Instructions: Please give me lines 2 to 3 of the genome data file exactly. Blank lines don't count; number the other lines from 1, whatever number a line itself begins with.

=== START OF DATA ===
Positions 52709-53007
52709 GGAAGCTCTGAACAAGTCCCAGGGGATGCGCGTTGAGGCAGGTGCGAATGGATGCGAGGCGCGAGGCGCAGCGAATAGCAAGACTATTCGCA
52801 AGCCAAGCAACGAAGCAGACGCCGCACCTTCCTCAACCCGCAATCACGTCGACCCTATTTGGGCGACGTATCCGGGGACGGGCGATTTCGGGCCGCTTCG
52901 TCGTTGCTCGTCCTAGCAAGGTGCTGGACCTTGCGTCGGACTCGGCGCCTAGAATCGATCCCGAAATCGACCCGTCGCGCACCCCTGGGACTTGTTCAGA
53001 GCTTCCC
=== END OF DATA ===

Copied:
52709 GGAAGCTCTGAACAAGTCCCAGGGGATGCGCGTTGAGGCAGGTGCGAATGGATGCGAGGCGCGAGGCGCAGCGAATAGCAAGACTATTCGCA
52801 AGCCAAGCAACGAAGCAGACGCCGCACCTTCCTCAACCCGCAATCACGTCGACCCTATTTGGGCGACGTATCCGGGGACGGGCGATTTCGGGCCGCTTCG